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Hotel Has Used State-Owned Retail Storefront Rent-Free For A Decade

October 25, 2012 Downtown, Featured, Retail 18 Comments

Last month I posted about a vacant retail space in a state-owned parking garage  (see: Storefront Still Vacant A Decade Later, Tax Dollars Wasted?). Some said perhaps the Renaissance Grand Hotel used the space for storage, but that didn’t seen likely to me. Well, turns out the retail storefront has been used by the hotel for storage rent-free for a decade!

ABOVE: This storefront facing 9th Street has been vacant for years, no leasing information has been posted in the window.

The Missouri Development Finance Board (MDFB) built and owns the garage, the attached ballroom building has separate ownership. The vacant storefront is just to the south of the auto exits from the garage.

ABOVE: Many hotel guests walk from the garage to hotel daily

For a decade now the state has received $0.00 in rent for this space while visitors to St. Louis see a poorly papered over storefront. The MDFB mission is:

To assist infrastructure and economic development projects in Missouri by providing the critical component of the total financing for projects that have a high probability of success, but are not feasible without the Board’s assistance.

How does leaving this storefront vacant for a decade support their mission?  I talked with a hotel employee in the finance department who said if someone wanted to lease the storefront they’d remove their stuff. Retail spaces don’t lease themselves, it takes work to get tenants.

Even if the space was leased to a business for next to nothing it would be better for the city’s image of the city if it was occupied by an active business. — Steve Patterson


Readers Not Keen On Walmart Express

October 24, 2012 Retail 18 Comments

No majority winner in the poll last week but clearly readers don’t want a typical auto-centric Walmart:

Q: Would You Support Or Oppose Walmart Express Stores In The City Of St. Louis?

  1. Oppose, Walmart is a horrible company 66 [41.77%]
  2. Support, with good design regulations 59 [37.34%]
  3. Support, competition is good 23 [14.56%]
  4. Neutral 4 [2.53%]
  5. Unsure/No Opinion 3 [1.9%]
  6. Other: 3 [1.9%]

The three “other” answers were:

  1. Oppose. Letting them in would likely open Pandora’s big-box.
  2. Not any worse than Family Dollar
  3. I’d have to see one first

The problem is so many of our elected officials like new construction, they add the cost to their tally to brag about investment they attracted. Some do get that we need an overhaul of our regulations to force retailers to use their connected urban prototypes rather than doing the least they have to. These retailers have saturated suburban markets and need new locations to grow.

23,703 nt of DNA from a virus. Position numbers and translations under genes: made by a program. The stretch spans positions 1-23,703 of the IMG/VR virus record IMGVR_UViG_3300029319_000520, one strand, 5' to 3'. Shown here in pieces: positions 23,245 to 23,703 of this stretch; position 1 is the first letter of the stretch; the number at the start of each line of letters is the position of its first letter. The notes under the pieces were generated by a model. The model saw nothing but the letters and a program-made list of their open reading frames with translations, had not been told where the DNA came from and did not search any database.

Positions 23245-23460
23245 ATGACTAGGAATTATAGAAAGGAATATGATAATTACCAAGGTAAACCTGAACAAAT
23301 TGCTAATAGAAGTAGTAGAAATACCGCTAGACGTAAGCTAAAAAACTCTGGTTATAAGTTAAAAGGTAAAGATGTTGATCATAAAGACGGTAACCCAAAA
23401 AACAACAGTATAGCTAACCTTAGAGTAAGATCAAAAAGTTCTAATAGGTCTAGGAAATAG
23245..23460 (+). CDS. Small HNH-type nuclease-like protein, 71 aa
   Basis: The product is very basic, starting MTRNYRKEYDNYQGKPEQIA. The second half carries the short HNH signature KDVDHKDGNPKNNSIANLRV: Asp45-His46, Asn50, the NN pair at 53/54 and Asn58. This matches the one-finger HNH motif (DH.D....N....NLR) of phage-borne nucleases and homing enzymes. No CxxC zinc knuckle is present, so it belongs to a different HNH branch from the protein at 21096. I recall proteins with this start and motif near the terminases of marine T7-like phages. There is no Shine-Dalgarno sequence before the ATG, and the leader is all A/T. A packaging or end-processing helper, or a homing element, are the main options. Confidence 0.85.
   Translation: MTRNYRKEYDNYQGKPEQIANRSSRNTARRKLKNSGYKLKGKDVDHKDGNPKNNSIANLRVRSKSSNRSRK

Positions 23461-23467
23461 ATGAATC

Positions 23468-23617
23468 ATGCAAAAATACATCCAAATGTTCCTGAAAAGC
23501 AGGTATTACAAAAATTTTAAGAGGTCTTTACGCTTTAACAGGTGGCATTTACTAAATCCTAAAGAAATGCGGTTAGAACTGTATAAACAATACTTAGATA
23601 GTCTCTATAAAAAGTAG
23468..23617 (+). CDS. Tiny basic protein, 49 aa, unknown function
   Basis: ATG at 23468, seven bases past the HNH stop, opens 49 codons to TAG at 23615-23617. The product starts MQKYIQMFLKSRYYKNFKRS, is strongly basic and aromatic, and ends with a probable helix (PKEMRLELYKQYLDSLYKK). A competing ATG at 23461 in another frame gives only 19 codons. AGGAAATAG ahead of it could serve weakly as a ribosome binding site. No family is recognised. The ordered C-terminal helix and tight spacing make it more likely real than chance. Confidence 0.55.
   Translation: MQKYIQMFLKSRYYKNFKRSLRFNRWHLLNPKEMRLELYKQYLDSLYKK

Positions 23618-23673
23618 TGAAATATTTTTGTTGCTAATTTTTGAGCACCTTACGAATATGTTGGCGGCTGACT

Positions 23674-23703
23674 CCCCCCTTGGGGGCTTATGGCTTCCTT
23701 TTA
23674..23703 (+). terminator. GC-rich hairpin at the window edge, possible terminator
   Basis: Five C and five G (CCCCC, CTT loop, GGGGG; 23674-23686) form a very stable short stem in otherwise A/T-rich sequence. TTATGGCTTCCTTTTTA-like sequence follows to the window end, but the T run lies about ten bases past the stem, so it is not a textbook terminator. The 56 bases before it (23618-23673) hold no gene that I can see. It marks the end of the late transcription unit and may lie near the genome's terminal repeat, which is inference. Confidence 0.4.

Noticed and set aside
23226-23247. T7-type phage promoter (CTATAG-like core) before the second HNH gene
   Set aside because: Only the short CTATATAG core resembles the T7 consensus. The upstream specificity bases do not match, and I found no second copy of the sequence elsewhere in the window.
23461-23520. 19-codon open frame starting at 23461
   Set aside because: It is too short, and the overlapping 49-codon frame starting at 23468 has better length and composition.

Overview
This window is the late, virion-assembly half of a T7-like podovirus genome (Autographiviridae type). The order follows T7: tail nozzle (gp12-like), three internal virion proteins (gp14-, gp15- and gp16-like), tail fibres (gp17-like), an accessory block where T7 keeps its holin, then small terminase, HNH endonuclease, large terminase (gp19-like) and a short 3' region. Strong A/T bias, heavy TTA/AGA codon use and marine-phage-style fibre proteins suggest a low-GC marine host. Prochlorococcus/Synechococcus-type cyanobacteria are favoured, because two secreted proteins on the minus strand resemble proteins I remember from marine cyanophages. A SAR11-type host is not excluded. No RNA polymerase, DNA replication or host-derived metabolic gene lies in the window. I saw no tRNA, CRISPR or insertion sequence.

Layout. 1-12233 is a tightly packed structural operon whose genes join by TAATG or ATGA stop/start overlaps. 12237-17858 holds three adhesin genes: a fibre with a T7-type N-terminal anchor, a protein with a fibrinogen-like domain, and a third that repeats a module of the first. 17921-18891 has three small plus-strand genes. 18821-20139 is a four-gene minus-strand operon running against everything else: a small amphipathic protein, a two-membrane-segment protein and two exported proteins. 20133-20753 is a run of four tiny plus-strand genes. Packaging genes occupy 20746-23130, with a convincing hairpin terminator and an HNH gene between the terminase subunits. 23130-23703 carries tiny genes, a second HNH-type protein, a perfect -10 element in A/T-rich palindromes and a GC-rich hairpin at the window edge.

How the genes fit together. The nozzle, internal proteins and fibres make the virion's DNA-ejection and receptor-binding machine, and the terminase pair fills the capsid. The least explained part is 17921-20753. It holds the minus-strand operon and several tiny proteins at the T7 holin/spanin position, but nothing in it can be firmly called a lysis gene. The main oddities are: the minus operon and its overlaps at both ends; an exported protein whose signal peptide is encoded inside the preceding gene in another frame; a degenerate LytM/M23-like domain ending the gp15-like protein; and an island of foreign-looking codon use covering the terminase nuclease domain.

We can demand better from them!

— Steve Patterson


Poll: Would You Support Or Oppose Walmart Express Stores In The City Of St. Louis?

Retail giant Walmart is looking to reverse declining sales by opening smaller, more convenient, stores:

ABOVE: Walmart Express stores will compete with numerous dollar stores like this Family Dollar on Gravois near Bevo Mill.

Express stores are less than one-tenth the size of Wal-Mart supercenters and offer groceries, general merchandise like tools, and pharmacies. Neighborhood Markets are more than twice the size of Express stores and offer perishable food, household supplies and beauty aids as well as a pharmacy. (USAtoday.com)

The new Walmart Express format is just under 15,000 square feet in size, a fraction of Walmart’s other formats:

  •  Supercenter: 185,000 square feet
  • Discount stores: 108,000 square feet
  • Neighborhood Markets: 42,000 square feet (source

Their Neighborhood Markets format is a grocery store, not seen in St. Louis but already dominant in some markets, like Oklahoma City. The Walmart Express will give other retailers strong competition:

Dollar-store chains have expanded quickly in recent years and pose intense competition to Walmart. They open stores closer to customers’ homes, a big advantage in times of high gas prices. According to a Credit Suisse analyst, the average round-trip to a dollar store is six miles vs. 30 miles for a typical Walmart trip. These stores have enjoyed strong revenue growth as they’ve lured more shoppers with bargain prices and wider selections. (source)

My concern is these national retailers with generic store designs will continue buying up every corner they can, making our city less urban every year, rather than more urban.

The poll this week wants your reaction to the idea of Walmart Express stores popping up in our neighborhoods near Family Dollar and Walgreens locations. The poll is the right sidebar, mobile users switch to the full site to vote.

— Steve Patterson